• Search Google Scholar
    • Export Citation
  • Staelin, D. H., 1976: Remote sensing of the atmospheric water vapor and liquid water with Nimbus-5 microwave spectrometer. J. Appl. Meteor., 15, 12041215.

    • Search Google Scholar
    • Export Citation
  • Staelin, D. H., , and Chen F. W. , 2000: Precipitation observations near 54 and 183 GHz using the NOAA-15 satellite. IEEE Trans. Geosci. Remote Sens., 38, 23222332.

    • Search Google Scholar
    • Export Citation
  • Tartaglione, N., , Lanciani A. , , and Speranza A. , 2002: Effects of numerical diffusion on some gridded meteorological fields in the Mediterranean area. Proc. Fourth Plinius Conf. on Mediterranean Storms, Mallorca, Spain, Universitat de Illes Baleares.

    • Search Google Scholar
    • Export Citation
  • Thompson, G., , Rasmussen R. M. , , and Manning K. , 2004: Explicit forecasts of winter precipitation using an improved bulk microphysics scheme. Part I: Description and sensitivity analysis. Mon. Wea. Rev., 132, 519542.

    • Search Google Scholar
    • Export Citation
  • Vasić, S., , Lin C. A. , , Zawadzki I. , , Bousquet O. , , and Chaumont D. , 2007: Evaluation of precipitation from numerical weather prediction models and satellites using values retrieved from radars. Mon. Wea. Rev., 135, 37503766.

    • Search Google Scholar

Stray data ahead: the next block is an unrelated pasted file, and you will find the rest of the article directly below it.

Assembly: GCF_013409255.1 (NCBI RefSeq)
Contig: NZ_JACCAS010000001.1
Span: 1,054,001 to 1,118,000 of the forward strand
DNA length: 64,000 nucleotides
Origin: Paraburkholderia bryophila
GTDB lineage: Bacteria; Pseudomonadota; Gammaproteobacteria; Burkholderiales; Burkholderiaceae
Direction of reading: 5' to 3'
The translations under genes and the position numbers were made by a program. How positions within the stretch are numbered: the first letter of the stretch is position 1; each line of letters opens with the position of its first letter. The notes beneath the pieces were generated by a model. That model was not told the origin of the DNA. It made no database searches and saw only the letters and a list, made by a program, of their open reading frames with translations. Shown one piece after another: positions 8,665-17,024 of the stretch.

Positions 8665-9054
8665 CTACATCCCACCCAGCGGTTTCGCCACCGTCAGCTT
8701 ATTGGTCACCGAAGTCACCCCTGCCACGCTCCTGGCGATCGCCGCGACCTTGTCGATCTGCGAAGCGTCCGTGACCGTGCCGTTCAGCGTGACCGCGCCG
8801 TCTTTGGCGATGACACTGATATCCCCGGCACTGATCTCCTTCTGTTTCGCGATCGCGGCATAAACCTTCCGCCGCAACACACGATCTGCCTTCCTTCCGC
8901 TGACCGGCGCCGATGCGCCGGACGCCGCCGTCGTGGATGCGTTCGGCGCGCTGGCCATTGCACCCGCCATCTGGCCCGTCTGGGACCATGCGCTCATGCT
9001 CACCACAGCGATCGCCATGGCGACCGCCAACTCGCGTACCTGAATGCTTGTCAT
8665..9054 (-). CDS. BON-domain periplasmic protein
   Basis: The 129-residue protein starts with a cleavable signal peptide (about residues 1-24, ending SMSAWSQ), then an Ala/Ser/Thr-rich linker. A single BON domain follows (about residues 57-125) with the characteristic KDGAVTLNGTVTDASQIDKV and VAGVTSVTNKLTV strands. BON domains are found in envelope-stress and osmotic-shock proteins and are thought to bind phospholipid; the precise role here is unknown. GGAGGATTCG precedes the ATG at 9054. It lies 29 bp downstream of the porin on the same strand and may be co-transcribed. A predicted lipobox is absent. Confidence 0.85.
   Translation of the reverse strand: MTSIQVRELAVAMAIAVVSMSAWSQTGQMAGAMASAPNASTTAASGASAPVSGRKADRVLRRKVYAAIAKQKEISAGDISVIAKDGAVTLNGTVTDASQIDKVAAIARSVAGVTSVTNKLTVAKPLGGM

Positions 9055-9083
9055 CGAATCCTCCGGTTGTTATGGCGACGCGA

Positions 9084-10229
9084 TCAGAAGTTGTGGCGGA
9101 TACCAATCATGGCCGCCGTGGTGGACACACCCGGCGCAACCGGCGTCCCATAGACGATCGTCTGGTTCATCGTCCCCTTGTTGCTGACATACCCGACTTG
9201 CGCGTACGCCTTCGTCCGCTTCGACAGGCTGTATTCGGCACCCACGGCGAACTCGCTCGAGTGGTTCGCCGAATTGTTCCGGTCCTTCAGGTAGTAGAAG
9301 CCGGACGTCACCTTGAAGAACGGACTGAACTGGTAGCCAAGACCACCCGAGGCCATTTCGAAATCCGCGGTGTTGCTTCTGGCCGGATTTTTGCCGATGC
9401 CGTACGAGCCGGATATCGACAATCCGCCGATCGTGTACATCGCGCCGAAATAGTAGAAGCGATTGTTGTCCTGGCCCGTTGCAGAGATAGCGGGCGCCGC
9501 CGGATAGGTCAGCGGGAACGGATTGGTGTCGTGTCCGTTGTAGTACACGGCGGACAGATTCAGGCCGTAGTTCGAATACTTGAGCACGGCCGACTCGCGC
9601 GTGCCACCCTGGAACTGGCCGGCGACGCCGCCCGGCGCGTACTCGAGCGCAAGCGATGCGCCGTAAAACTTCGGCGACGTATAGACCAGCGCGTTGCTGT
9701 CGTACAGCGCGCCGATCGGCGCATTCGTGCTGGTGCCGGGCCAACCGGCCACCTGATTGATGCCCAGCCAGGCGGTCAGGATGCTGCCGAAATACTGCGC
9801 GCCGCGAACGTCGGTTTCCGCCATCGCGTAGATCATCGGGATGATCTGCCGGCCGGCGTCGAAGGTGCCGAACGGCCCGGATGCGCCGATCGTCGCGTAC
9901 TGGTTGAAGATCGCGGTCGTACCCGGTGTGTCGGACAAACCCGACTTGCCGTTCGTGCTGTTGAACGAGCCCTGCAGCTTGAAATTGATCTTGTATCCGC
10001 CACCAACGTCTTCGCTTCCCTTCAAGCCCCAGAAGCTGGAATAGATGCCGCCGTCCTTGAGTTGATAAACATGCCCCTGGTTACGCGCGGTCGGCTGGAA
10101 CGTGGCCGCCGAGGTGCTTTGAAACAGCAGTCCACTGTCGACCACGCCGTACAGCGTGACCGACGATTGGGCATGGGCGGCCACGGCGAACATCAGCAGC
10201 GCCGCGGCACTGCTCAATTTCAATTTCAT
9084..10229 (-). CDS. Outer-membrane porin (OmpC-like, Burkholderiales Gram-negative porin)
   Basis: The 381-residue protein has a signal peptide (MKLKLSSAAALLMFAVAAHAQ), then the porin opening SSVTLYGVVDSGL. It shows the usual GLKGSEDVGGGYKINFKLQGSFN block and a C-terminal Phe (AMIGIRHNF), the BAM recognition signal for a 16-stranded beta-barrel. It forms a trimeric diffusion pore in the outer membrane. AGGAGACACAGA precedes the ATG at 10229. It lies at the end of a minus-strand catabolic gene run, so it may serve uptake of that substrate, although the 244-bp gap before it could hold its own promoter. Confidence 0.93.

• Export Citation
  • Webb, E. K., 1970: Profile relationships: The log-linear range, and extension to strong stability. Quart. J. Roy. Meteor. Soc., 96, 6790.

    • Search Google Scholar
    • Export Citation
  • Zipser, E. J., 1982: Use of a conceptual model of the life cycle of mesoscale convective systems to improve very-short-range forecasts. Nowcasting, K. Browning, Ed., Academic Press, 191–204.

    • Search Google Scholar
    • Export Citation
  • Ziv, B., , Saaroni H. , , Yair Y. , , Ganot M. , , Baharad A. , , and Isaschari D. , 2009: Atmospheric factors governing winter thunderstorms in the coastal region of the eastern Mediterranean. Theor. Appl. Climatol., 95, 301310.

    • Search Google Scholar
    • Export Citation
  • Zwatz-Meise, V., , and Kerkmann J. , Eds., 2006: MSG channel interpretation. Guide to weather, surface conditions and atmospheric constituents. Version 1.1, EUMETSAT, CD-ROM. [Available online at http://oiswww.eumetsat.org/WEBOPS/msg_interpretation/index.php.]

    • Search Google Scholar
    • Export Citation
1

As the absence of the Kain–Fritsch scheme in the inner grid (at 4-km resolution) might affect the possibility to adequately resolve deep convection, additional experiments with the convective parameterization scheme active on both grids were performed. Model results were found worse than (first case study, 2004) or comparable to (second case study, 2006) those obtained with explicit convection on the inner grid in terms of the mean sea level pressure minimum and the precipitation fields.

Save